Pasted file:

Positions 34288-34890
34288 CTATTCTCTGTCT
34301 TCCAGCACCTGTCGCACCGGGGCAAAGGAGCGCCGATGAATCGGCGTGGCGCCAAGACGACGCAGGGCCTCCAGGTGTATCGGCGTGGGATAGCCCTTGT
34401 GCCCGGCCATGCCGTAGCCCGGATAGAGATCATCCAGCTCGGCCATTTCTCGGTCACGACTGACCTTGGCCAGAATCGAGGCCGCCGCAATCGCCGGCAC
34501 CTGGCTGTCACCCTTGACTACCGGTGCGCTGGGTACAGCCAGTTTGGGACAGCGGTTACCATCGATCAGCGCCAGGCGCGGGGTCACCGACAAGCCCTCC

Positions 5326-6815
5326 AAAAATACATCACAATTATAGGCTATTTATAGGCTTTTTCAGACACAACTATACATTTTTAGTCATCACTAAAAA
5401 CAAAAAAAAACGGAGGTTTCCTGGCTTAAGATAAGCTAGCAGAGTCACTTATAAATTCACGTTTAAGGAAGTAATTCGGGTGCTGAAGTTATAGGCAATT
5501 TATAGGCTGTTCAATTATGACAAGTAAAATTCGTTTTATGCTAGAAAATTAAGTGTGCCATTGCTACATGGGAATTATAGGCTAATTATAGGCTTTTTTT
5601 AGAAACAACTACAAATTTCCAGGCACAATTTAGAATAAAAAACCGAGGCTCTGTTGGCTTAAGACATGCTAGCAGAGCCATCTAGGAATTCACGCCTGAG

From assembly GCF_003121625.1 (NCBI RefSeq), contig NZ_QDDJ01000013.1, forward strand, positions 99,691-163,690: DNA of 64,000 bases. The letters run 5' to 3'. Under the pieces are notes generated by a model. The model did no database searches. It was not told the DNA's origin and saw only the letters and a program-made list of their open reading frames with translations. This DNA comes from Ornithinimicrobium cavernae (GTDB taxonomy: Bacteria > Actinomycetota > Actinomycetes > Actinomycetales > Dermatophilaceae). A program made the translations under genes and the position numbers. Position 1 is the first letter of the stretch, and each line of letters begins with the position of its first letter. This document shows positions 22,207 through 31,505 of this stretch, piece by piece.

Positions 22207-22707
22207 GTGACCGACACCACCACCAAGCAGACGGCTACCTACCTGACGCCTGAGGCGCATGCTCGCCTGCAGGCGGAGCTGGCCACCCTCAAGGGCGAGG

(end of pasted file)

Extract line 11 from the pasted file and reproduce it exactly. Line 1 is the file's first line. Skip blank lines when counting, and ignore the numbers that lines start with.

From assembly GCF_003121625.1 (NCBI RefSeq), contig NZ_QDDJ01000013.1, forward strand, positions 99,691-163,690: DNA of 64,000 bases. The letters run 5' to 3'. Under the pieces are notes generated by a model. The model did no database searches. It was not told the DNA's origin and saw only the letters and a program-made list of their open reading frames with translations. This DNA comes from Ornithinimicrobium cavernae (GTDB taxonomy: Bacteria > Actinomycetota > Actinomycetes > Actinomycetales > Dermatophilaceae). A program made the translations under genes and the position numbers. Position 1 is the first letter of the stretch, and each line of letters begins with the position of its first letter. This document shows positions 22,207 through 31,505 of this stretch, piece by piece.